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Keeping the Faith




I could use this space to detail the struggles of so many people who I know:  boss, friends, co-workers.  All of them have lost their battles against brain cancer. Never did I imagine, though, that this horrible disease would invade my own family.  In February 2012, it did.  My older brother and one of my best friends, Andre Webber, was diagnosed with glioblastoma.  When he learned of the possibility, it was not something he wanted to share with many people at first.  Part of the reason, I believe, is that he probably was in denial.  Here was a man who lived life to the fullest.  He had traveled to many exotic places–scuba diving all over the Caribbean, scaling Mt. Everest, taking in the sights at Machu Pichu.  Suddenly, he was faced with a battle that he might not be able to win.  
  Although Andre has traveled the world, he comes from humble beginnings–the fifth of eight children.  We grew up in Ravenswood, a housing project in Queens, NY.  Although there were many temptations around for a young man, he always managed to do the right thing.  He has always been known as a kind and compassionate person with a big heart, and has always shown his love for other people.  He also has a strong love for animals.  Although he had plans to become a veterinarian, he ended up moving to the U. S. Virgin Islands and working with animals in a different way.  He became a scuba diving instructor where he swam with sea life everyday.  During a chance encounter in the 1980s, he met the illusionist, David Copperfield, who took an instant liking to him and offered him a job.  For two years, this inner city native got a chance to travel around the world.  But the draw of the ocean’s tranquility was too strong and he eventually returned to St. Thomas.  Although he and his wife never had any children of his own, Andre has been a positive influence in the lives of many children.  I was one of the first who he took under his wing and helped set on the right path.  There have been many others over the years–relatives and non-relatives–who he has helped to steer in the right direction.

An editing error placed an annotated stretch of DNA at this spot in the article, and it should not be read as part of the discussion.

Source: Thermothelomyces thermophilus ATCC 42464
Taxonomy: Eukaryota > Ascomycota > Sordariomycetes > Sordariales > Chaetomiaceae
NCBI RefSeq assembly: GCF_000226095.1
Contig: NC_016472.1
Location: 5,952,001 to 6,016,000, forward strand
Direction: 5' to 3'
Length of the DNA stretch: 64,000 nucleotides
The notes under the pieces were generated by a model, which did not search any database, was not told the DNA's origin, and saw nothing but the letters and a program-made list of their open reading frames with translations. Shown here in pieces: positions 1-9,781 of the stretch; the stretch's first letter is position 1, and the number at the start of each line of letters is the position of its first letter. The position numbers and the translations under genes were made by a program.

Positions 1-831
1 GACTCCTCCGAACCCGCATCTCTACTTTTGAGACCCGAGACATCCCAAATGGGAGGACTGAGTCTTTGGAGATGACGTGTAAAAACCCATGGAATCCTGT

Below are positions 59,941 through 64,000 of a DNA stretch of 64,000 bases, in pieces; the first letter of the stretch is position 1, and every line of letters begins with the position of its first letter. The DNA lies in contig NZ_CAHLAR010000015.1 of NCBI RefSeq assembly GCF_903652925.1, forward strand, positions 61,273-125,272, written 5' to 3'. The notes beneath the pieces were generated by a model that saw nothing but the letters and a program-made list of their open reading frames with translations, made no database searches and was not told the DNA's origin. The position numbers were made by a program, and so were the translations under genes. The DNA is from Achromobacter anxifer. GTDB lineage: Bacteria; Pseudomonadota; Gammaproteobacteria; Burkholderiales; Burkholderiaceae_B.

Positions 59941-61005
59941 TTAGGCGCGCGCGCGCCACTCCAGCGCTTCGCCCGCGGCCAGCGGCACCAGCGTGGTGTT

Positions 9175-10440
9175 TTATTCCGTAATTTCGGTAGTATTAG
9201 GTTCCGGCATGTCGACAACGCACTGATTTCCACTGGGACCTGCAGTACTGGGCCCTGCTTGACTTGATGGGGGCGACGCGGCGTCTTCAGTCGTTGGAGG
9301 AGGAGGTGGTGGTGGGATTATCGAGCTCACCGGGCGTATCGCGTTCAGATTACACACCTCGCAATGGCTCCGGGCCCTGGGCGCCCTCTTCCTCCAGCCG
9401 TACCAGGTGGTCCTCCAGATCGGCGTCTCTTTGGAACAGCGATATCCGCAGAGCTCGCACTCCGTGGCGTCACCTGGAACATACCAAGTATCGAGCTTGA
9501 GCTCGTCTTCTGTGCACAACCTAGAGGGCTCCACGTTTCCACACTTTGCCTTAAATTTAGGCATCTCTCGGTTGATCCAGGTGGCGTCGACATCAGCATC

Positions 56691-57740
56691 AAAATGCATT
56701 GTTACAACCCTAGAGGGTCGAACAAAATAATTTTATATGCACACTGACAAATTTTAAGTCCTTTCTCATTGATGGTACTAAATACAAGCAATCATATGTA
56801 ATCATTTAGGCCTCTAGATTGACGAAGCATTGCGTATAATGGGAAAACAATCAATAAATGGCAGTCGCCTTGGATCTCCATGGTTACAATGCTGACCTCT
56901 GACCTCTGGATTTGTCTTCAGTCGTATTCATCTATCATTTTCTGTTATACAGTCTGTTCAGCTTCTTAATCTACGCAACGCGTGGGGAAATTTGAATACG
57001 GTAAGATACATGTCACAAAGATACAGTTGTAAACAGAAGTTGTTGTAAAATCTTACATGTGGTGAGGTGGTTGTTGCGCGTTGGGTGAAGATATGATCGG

In February 2012, he was forced to put himself first, though.  One night while relaxing after work, he suddenly experienced an unexplained and unexpected seizure.  About a week later, on the advice of a doctor in St. Thomas, he visited a specialist at Emery University in Georgia and got the devastating news.  Within days, he had to undergo brain surgery, which later confirmed his diagnosis.  I was there for the surgery and have been with him throughout this devastating journey.  Andre has shown strength the whole way.  I have never heard him complain or feel sorry for himself.  I believe it is through his own determination that he has outlasted many people who have received similar diagnoses.  In spite of his and medicine’s best efforts, though, the disease has gained the upper hand.  He is now dependent upon a wheelchair and the assistance of friends and family.  This horrible disease has robbed this vibrant man of his ability to talk, walk or do anything for himself.  Perhaps, what is missed most by the world is his wonderful personality and sense of humor.  He is someone who has done so much for myself and other people.  It’s my hope that I will be able to say thank you to him by way of this award.

(The picture attached is of him and me in 2011.  I also have one of him taken last month, showing the drastic difference.  I was not able to attach both.)

Submitted by Katrina Webber, sister